Judging Laws

        Monday of the First Week of Lent

This morning’s reading is from Leviticus. the Book of Laws. In fact, 27 chapters of laws.

That’s a lot of laws!

And I pondered how often one or two laws from that book get pulled out and emphasized to the exclusion of all others.

That’s often what we do with religion: we scrape off the piece we want and leave the rest behind.

For example, throughout Leviticus, the injunction to “fear God” arises. People say it a lot, but I always wonder what that means. “Fear God” because of possible punishment? Possible destruction? Why would I want to follow a God who promised destruction and punishment?

Perhaps, I though, my idea of fear was misplaced. Perhaps it meant something. These Leviticus laws were written thousands of years ago, perhaps as many as 5 or 6 thousand. So I looked up the word “fear” in my trusty American Heritage Dictionary which led me to the Indo-European root per (Indo-European being the earliest root of many languages).

Per, as you might imagine after all these centuries, has a developed into many words, but at base were movement words, including to walk all the way around as if you were walking around a mountain. I like the idea that “fear God” means to walk around God, to look at God from many angles and many different sides. To see the Holy from many different perspectives.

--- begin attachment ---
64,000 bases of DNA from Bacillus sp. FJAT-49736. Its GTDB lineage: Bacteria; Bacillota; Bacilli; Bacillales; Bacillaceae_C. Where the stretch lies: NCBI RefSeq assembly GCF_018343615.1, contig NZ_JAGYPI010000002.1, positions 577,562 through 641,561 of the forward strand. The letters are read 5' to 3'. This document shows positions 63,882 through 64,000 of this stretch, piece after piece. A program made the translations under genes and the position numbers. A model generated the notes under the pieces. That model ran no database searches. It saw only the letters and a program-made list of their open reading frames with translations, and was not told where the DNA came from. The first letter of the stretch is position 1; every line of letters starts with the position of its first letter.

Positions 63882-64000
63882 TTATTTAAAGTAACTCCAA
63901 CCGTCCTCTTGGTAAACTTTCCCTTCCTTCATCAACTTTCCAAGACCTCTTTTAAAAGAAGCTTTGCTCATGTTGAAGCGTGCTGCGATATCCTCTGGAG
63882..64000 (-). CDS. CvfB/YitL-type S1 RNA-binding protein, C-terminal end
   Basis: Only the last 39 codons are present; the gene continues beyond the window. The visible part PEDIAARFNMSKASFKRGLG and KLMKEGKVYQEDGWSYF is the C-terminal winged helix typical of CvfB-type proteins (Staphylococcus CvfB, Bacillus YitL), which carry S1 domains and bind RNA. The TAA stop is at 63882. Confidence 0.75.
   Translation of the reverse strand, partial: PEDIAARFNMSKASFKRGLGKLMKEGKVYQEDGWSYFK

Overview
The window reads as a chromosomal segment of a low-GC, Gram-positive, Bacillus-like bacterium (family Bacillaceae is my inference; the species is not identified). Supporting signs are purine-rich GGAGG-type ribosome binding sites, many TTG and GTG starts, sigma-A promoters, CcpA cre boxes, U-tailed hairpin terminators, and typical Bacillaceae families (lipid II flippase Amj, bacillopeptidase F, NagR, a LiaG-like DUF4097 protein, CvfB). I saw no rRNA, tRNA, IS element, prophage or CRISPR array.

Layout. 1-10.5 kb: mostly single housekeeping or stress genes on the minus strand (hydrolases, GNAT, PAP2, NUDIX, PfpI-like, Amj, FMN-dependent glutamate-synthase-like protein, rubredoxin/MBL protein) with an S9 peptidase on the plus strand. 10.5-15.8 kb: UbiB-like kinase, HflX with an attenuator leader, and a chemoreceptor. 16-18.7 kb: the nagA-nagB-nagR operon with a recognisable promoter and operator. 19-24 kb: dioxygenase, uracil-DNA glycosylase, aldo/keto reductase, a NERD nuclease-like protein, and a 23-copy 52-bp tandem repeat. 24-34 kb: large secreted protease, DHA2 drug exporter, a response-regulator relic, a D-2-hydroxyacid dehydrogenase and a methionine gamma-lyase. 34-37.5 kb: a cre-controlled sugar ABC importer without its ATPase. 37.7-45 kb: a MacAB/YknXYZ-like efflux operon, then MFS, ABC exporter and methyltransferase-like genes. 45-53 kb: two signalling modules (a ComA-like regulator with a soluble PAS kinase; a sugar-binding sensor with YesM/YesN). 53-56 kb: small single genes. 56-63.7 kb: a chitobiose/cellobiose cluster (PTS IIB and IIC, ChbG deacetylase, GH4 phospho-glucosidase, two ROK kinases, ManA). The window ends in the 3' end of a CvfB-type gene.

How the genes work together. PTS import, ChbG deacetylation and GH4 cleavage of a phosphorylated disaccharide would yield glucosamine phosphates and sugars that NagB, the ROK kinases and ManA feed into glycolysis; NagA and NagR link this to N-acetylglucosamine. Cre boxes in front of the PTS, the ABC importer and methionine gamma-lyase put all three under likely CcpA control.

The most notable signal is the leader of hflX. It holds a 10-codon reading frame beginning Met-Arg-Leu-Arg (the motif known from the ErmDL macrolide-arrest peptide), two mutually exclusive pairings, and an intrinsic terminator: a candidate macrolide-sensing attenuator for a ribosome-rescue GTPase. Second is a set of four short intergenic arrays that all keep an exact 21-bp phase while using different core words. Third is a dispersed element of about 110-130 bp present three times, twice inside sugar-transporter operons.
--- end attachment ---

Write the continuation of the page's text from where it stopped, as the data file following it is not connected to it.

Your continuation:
If we really saw the holy from many different directions, it might be hard to judge others for their behavior.

Today, practice looking at others’ behaviors from many different angles. Today, notice where an automatic judgment arises.

Is it difficult to substitute looking for judging?

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6 thoughts on “Judging Laws

  1. Janet,
    I’m following your Lenten reflections and making them a part of my own Lenten practice this year.
    On “fear of God” — I’ve been told that “fear” in this context really means “awe.” We should stand in awe of the divine, which is so much more than we can fathom.
    Since none of us can know the divine, perhaps we should walk around it and look from many angles, in hopes of learning just a bit more.
    Thank you for these posts.
    Theresa

  2. Helpful insight–this understanding of fear suggests we pay attention–far better than cowering or pacing or running scared or cranking up the adrenaline–just wake up, open our eyes and really look at all angles.

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